I walked back to the Starship and headed out to the highway again. Just before starting my way back home, I spotted another battalion of fire engines heading westbound on Phelan Road. This was the first time that I had seen so many fire trucks in my life. I had lost count long ago and couldn’t imagine how many more were heading that way to join the battle. The Pilot Fire was peanuts compared to this much more aggressive cousin. The unrelenting drought, intense summer heat and extremely low humidity created the conditions for any fire to become a raging beast like this. It took the Pilot Fire two days to burn 6,500 acres of land, but this Bluecut Fire managed that in less than 6 hours!
“Another fire battalion heads westbound to join the fierce battle.”
“I started my drive home and saw the irony printed on this water tank in Hesperia.”
“Last Joshua Tree capture for the day.”
The Bluecut Fire was something that not even some locals including myself have seen in over 25 years. The drought has definitely created a very dangerous situation with the extreme heat that plagues the Mojave region during the summer. The evacuations reached an uncomfortable distance from my home at just 2.6 miles (4.2 km) away. By the late evening the fire had exploded to 15,000 acres and a State of Emergency was declared by California Governor Jerry Brown. At the end of the day more than 82,000 people were evacuated from their homes in Lytle Creek, Wrightwood, Baldy Mesa, Phelan, and a portion of Hesperia. Unlike the the Pilot Fire, the Bluecut Fire had already destroyed many homes and structures including the famous Summit Inn. The fire is 0% contained and is burning out of control.
UPDATE: via The Victorville Daily Press as of 10:30 p.m. Wednesday, August 17th 2016
Northbound Interstate 15 through the Cajon Pass has been opened)
Size: 25,626 acres – San Bernardino National Forest said acreage count change is due to “more accurate mapping”
Containment: 4 percent
Mandatory evacuations: The entire community of Wrightwood; West of I-15, and West of Hwy 395 and west of Summit Valley; South of Bear Valley Rd. and East of Caughlin Road; North of 138, east of Sheep Creek, south of Phelan Rd. and west of Caliente; Lone Pine Canyon; Swarthout Canyon; West Cajon Valley; Lytle Creek Canyon. South of Phelan Road, east of Sheep Creek Rd and west to Green Road
Evacuation centers: Jessie Turner Community Center at 15556 Summit Avenue in Fontana; Sultana High School at 17311 Sultana St. in Hesperia.
Animals: Devore Animal Shelter (small animals) at 19777 Shelter Valley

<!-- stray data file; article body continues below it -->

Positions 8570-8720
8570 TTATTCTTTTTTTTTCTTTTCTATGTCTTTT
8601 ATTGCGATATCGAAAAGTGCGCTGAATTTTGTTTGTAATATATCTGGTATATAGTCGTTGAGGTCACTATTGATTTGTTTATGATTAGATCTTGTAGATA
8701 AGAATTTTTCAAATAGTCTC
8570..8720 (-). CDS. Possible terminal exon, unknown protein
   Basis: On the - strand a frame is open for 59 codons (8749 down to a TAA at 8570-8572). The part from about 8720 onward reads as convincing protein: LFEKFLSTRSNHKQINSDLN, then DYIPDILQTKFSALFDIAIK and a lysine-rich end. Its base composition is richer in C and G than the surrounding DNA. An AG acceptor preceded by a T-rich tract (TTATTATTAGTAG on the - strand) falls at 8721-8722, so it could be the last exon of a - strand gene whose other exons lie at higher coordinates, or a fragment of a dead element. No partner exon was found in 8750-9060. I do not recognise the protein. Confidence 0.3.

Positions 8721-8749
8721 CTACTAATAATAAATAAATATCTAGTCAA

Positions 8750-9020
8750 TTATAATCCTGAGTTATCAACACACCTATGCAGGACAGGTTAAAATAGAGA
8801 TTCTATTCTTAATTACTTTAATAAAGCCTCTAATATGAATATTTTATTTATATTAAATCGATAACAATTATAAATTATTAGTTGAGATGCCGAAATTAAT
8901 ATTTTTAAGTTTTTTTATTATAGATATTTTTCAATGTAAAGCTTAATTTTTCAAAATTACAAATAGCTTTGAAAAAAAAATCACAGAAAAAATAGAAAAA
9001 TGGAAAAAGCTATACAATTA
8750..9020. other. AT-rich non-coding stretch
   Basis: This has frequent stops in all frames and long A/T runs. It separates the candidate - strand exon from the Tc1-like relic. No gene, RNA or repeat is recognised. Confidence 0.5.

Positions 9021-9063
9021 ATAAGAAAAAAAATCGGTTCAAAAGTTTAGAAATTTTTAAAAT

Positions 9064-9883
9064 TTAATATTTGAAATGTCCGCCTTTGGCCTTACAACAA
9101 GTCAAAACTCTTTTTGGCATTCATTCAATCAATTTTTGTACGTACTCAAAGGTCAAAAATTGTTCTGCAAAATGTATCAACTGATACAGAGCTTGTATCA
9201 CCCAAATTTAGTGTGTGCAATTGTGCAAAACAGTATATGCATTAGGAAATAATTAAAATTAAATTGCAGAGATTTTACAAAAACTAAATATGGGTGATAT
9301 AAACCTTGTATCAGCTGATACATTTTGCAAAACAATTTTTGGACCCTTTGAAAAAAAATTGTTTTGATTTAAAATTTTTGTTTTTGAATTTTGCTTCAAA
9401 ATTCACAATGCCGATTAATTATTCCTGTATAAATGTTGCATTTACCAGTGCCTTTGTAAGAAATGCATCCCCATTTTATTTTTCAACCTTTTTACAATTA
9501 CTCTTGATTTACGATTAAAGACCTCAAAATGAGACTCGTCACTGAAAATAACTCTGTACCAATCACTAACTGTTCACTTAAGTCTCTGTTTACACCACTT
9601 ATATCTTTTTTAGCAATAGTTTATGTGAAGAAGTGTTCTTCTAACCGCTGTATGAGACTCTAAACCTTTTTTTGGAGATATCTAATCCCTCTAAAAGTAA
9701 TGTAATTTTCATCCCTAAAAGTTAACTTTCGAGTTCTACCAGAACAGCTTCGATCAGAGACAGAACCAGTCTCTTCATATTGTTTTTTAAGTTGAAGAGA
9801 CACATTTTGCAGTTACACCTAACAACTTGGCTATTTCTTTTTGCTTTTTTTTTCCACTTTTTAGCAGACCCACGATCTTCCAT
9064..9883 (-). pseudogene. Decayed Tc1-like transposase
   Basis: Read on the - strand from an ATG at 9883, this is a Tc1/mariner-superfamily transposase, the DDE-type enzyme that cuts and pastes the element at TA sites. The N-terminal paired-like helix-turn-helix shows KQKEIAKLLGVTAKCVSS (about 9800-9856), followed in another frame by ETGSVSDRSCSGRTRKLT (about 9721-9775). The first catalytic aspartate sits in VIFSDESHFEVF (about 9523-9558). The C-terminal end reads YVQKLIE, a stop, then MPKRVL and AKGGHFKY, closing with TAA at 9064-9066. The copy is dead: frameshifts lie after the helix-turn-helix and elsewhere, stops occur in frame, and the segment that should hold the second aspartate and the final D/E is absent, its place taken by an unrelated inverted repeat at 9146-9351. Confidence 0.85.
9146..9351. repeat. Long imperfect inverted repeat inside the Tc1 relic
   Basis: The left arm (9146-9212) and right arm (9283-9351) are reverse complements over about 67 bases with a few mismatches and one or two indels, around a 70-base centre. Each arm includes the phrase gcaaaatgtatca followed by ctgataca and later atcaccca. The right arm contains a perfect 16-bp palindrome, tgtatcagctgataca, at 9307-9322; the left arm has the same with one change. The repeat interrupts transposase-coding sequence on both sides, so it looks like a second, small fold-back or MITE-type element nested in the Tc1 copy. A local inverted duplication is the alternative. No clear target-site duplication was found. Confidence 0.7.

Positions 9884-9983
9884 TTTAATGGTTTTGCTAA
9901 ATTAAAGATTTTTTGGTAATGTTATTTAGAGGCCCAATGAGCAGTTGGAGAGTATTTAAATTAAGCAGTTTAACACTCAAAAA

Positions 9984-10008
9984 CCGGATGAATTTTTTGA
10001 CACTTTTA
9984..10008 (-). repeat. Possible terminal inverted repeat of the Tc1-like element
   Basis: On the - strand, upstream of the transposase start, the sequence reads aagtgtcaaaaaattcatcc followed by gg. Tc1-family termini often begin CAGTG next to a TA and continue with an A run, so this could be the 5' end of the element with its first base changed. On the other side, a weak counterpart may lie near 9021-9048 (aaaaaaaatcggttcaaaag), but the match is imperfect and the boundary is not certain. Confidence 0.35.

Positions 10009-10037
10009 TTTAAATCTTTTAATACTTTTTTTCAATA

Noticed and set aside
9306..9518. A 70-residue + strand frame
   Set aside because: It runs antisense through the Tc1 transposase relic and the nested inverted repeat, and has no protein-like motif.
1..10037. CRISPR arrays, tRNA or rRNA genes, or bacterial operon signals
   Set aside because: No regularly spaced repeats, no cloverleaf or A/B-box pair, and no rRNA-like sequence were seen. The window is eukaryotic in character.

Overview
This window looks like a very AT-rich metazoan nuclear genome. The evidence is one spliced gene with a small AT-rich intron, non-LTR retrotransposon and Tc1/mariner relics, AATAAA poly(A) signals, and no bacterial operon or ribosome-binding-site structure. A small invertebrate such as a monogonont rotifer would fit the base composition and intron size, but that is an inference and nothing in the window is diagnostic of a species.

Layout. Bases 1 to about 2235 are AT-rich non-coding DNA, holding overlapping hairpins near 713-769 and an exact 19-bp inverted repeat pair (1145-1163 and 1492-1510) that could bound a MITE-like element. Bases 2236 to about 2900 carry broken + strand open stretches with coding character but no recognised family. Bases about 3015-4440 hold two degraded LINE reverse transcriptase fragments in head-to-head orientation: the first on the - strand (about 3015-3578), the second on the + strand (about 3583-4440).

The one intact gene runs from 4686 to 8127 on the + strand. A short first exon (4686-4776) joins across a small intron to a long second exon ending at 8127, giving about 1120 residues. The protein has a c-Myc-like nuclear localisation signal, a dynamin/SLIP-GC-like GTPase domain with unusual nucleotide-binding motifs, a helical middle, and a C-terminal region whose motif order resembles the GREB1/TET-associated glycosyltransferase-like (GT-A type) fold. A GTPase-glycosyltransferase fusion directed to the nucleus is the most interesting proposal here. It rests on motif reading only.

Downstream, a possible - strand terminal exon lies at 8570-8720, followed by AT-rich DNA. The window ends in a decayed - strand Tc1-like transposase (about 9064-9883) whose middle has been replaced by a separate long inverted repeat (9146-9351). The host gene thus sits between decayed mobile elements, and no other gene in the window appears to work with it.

San Bernardino – (800)472-5609; Victorville Fair Grounds (large animals)
14800 7th Ave. Victorville; Apple Valley Animal Shelter (small animals) at 22131 Powhatan Road in Apple Valley.
Forever Wild Animal Sanctuary in Phelan dismissed rumors of the facility burning down and confirmed their property and animals were safe.
Schools cancelled: Districts closed Thursday, Aug. 18 include Adelanto Elementary School District, Apple Valley Unified School District, Barstow Unified School District, Helendale School District, Hesperia Unified School District, Oro Grande School District, Snowline Joint Unified School District, Victor Elementary School District and Victor Valley Union High School District. SJUSD has also extended its closure to Friday, Aug. 19, while the other districts will continue to monitor air quality before making a decision to remain open.
Roads closed: South Bound 395 closed at Joshua; Highway 138 has been closed from Interstate 15 to Highway 2; State Route 2 closed from LA County Line to the 138; Hwy 138 closed between County Line to Highway173; Old Cajon Blvd north of Devore Cutoff; Lytle Creek @ Glen Helen; Beekley Road from Phelan Road to the128; Hwy 38 to Lone Pine Canyon has been closed; 15 Southbound at Main Street.
Recommended alternate routes: From High Desert to the Valley: Highway 18E to highway 247S to Highway 62S to Interstate 10W
Total personnel:1,584 personnel on scene. 152 engines, 18 crews, 8 air tankers, 2 Very Large Air Tankers (VLATS), and 8 Helicopters.
Total affected: An estimated 34,500 homes and 82,640 people are being affected by the evacuation warnings.
Air quality: The Mojave Desert Air Quality Management District has issued a Smoke Advisory for the Victor Valley, Barstow and surrounding communities.
Until the next travel blog, remember to get out there and “Shoot the Planet!”